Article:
Lost in the Mexican Mountains

Hiking while House sitting in Mexico

Last updated on January 2nd, 2020

Are you driven to achieve, but does your desire to reach the top ever get you into trouble?

Do you often ask yourself, “How the heck did I get myself into this situation?”

I do.

I found myself asking this very question, often with an expletive suitably inserted, over and over again a couple of days ago.

We’re currently house sitting in a little village in Mexico called San Juan de Cosala, close to Ajijic on the north shore of Lake Chapala. The towns on the northern side of the lake are squeezed in between the water’s edge (about 1500 metres (4,900 feet) above sea level) and the impressive mountain range just to the north. Our current assignment is on the edge of the village, at the foot of the mountains.

Ajijic, Lake Chapala, Mexico

It goes without saying that the summits beckoned. Google Maps informed us that our local summit peak was about 2350 metres (7,700 feet) high, a climb of 850 metres (2,700 feet) from the lake.

Above our house we can see several white crosses high on the hillside, and before our home owners told departed, they told us that the trailhead for the path leading to one of the crosses was directly behind their house.

The start of our path to the summit

Could we get to the top from there, I had wondered. Our home owners didn’t think so, but did mention another track that certainly reached the ridgeline. We could find the trailhead a short drive along the main road, behind the tennis club.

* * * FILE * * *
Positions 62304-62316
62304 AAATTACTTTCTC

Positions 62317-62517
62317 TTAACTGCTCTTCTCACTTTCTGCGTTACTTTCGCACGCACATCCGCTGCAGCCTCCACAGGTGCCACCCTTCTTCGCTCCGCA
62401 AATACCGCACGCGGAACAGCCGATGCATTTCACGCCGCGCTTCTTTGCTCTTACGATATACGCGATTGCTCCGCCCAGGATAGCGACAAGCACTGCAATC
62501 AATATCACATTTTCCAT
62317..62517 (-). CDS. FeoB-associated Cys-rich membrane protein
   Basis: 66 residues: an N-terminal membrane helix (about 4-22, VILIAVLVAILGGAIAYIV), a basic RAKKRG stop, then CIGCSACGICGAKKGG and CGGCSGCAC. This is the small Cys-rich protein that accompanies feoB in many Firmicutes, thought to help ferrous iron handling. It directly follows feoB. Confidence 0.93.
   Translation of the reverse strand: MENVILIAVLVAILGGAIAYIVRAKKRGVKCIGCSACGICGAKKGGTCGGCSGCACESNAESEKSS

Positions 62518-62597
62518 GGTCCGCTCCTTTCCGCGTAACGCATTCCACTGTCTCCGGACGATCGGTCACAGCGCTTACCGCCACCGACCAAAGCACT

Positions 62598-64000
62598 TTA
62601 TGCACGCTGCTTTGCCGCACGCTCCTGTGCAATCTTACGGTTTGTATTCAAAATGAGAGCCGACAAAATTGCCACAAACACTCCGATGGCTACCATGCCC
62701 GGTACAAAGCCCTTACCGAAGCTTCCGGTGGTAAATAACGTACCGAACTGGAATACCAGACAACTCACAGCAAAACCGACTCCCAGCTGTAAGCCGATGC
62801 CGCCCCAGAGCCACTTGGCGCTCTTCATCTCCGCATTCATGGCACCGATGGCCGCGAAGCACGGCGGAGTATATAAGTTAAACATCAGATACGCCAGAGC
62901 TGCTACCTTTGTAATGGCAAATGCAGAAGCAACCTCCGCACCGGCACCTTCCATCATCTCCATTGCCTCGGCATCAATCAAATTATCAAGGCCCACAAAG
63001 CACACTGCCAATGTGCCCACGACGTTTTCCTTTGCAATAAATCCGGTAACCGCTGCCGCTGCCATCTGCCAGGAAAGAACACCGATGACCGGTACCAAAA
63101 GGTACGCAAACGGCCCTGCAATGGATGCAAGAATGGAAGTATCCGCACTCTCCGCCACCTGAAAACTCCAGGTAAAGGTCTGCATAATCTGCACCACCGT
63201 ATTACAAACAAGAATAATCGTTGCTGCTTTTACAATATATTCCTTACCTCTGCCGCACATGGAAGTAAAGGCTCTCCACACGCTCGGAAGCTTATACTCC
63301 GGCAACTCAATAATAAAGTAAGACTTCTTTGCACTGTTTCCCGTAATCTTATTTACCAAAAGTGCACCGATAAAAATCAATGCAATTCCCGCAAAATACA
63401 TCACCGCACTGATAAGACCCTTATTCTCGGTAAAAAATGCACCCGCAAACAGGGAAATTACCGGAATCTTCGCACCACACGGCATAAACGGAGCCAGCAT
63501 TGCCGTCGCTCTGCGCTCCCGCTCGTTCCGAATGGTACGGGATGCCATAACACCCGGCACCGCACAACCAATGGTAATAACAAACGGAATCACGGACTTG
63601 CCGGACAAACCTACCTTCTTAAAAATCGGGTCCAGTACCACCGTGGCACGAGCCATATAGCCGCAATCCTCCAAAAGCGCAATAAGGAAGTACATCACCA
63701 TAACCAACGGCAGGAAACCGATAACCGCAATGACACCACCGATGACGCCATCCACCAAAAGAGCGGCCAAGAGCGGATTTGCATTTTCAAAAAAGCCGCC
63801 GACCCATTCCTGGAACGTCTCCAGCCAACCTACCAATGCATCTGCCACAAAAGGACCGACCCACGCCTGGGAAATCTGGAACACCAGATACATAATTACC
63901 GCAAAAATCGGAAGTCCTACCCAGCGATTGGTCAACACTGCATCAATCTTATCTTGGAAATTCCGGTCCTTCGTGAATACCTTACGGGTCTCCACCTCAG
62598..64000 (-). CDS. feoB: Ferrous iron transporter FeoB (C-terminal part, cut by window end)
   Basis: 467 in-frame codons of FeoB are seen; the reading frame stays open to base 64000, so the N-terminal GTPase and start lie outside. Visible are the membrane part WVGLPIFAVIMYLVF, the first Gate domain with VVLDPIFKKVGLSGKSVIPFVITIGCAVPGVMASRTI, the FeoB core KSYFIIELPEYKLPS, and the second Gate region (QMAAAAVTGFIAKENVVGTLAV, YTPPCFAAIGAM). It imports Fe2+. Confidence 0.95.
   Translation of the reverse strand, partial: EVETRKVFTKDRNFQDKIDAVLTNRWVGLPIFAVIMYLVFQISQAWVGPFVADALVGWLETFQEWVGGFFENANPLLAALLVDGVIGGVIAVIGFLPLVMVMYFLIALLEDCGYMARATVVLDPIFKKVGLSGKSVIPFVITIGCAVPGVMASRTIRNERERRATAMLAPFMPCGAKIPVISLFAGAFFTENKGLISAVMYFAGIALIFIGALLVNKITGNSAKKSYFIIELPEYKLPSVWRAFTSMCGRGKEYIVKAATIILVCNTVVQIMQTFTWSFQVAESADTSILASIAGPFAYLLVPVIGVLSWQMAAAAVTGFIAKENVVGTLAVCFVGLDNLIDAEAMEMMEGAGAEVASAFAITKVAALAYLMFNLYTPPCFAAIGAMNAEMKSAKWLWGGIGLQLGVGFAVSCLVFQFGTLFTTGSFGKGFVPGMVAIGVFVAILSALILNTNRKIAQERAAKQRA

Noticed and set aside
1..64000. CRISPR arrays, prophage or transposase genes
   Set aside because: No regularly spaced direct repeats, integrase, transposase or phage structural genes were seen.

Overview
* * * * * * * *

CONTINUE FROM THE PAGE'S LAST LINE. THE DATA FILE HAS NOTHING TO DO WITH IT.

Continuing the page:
Keen to explore our own back yard Vanessa and I had breakfast after I finished my day’s work. I currently work a couple of hours each morning from 7am as an English teacher. I teach students in China, so early morning here, is late evening in China. With work over for the day at 9am, we filled a water bottle and began our climb.

The route wasn’t marked, and with many animals living on the hillside it was difficult to figure out what was a path, and what was simply a route flattened by animals.

Animal tracks or footpaths - hard to tell

After a couple of detours we finally found the cross almost directly above our house.

We savoured the view briefly before continuing our upward climb on what looked like the best path. As the path steepened and became dusty and slippery, Vanessa decided she had had enough for the morning, and we discussed our options. We had responsibilities to the pets in our care, so we couldn’t both be out for too long.